Brands must stop defaulting to rational, commoditised tactics and instead communicate emotions to succeed in the business world
Brands that engage on an emotional level will be successful in their B2B activity. Photograph: Unicode consortium
Often in business-to-consumer (B2C) marketing, large amounts of time and effort are placed on conveying the emotion of a brand, only for it to be lost by using generic promotions or tactics when trying to convert a sale.
But when it comes to business-to-business (B2B) brands, the reverse is usually true. Lots of time is spent on targeted and tactical marketing aimed at driving sales, without carefully considering how to create an emotional connection with the audience.
This division between brand marketing and sales marketing is a symptom of an industry where both client teams and agencies are structured into two distinct areas of responsibility. This division is unnatural and unhelpful, diluting brands and making sales less likely.
The most effective B2B marketing fuses the best of brand and commercial thinking and is built on an understanding of human behaviour – and brands that can engage on an emotional level (but also understand how to convert and nurture customers) will be successful in their B2B activity.
This combination of brand and commercial thinking can be termed “brand commerce” and it’s central to how approaching briefs and developing marketing solutions for clients.
Unsurprisingly, it tends to be startup digital brands that best understand that the emotion of the brand needs to be fused with commercial thinking and sit at the heart of the service they provide. Note-taking app Evernote is a great example. It draws people in with a promise to help “remember everything” – a particularly compelling proposition for busy professionals drowning in information.
While communicating a compelling and simple human truth, it understands how to incorporate further nudges to encourage you to buy throughout its communications.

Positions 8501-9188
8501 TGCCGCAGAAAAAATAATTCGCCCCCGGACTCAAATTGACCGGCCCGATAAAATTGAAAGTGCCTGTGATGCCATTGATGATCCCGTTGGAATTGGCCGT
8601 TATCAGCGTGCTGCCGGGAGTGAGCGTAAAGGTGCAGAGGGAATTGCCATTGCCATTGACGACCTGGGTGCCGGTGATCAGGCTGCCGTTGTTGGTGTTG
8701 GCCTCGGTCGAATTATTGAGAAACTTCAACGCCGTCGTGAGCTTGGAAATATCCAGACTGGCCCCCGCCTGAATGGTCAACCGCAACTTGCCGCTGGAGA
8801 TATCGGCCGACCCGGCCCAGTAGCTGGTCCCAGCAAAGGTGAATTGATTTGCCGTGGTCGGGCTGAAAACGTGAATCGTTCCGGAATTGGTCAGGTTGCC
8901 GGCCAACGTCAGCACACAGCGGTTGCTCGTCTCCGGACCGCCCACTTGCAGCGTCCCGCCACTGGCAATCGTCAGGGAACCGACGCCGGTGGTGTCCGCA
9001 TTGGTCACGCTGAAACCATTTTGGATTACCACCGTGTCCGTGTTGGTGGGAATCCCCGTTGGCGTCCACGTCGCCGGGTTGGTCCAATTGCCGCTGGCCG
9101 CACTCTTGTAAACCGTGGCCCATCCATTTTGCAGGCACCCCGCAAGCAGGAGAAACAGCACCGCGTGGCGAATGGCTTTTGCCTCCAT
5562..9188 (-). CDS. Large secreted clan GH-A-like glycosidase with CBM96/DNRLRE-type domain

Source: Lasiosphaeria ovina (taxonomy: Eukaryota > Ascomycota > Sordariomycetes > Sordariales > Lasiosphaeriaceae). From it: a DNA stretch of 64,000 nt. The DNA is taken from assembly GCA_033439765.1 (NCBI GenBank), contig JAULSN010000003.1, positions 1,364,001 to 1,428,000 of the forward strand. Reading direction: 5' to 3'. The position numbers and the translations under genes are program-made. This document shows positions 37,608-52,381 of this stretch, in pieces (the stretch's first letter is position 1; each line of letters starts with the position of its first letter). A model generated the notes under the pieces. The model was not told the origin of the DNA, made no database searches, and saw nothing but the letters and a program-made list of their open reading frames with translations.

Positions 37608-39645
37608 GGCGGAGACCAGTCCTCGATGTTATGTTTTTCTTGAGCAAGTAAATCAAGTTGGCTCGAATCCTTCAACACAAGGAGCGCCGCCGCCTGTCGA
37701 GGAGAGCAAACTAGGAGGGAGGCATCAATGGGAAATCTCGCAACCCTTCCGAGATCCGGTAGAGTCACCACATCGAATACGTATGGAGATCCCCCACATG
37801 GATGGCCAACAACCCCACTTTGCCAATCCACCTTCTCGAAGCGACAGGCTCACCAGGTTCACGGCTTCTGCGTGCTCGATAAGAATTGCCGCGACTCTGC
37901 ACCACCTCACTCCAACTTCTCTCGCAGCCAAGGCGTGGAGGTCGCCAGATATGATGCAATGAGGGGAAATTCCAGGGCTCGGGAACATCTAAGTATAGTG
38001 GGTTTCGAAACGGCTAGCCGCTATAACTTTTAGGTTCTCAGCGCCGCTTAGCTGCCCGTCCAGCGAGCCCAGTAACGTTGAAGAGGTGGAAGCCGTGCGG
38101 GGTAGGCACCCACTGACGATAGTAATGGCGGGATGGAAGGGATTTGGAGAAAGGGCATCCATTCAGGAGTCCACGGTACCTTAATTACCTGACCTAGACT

These nudges are built on Evernote’s understanding of how and why people make short cuts in their purchase decisions. First it has a freemium model, where once signed up as an individual, you’re sold the benefits of creating a paid business account, where Evernote can be more than a simple note taking app, acting as collaborative working space to improve team productivity.
It also leverages the power of social proof, showcasing a range of the 20,000 company clients making use of its software.
The app even offers a range of Evernote Moleskine note books, designed to simplify the process of image capture, tagging and uploading written notes to Evernote.
When you buy one, you also get three months’ access to Evernote Premium, further creating a sense of exclusivity that will attract professionals to trial, use and embed the software in their working life. These sales nudges are commercial in nature, but never lose sight of the brand promise.
Even with the most technical and rational of products it’s important to understand the need for a point of engagement before you can have a real impact on sales. For example, KHWS has worked with a petro-chemical company to help bring emotion to the world of oil, encouraging sales staff to communicate the benefits to an often misinformed and unengaged audience.
By creating animated video episodes that use simple, engaging storytelling to spell out the benefits of using the right oil on commercial vehicles and machinery, the company has improved the sales journey, while reinforcing the premium positioning of the brand.
No matter the brand and the audience, you need to find a way of connecting with their lives, hopes and fears to tell your story and sell your benefits. So find the emotion in your brand and stop defaulting to rational, commoditised tactics, which might give short-term return, but won’t build market share overtime.17.05.16 Archive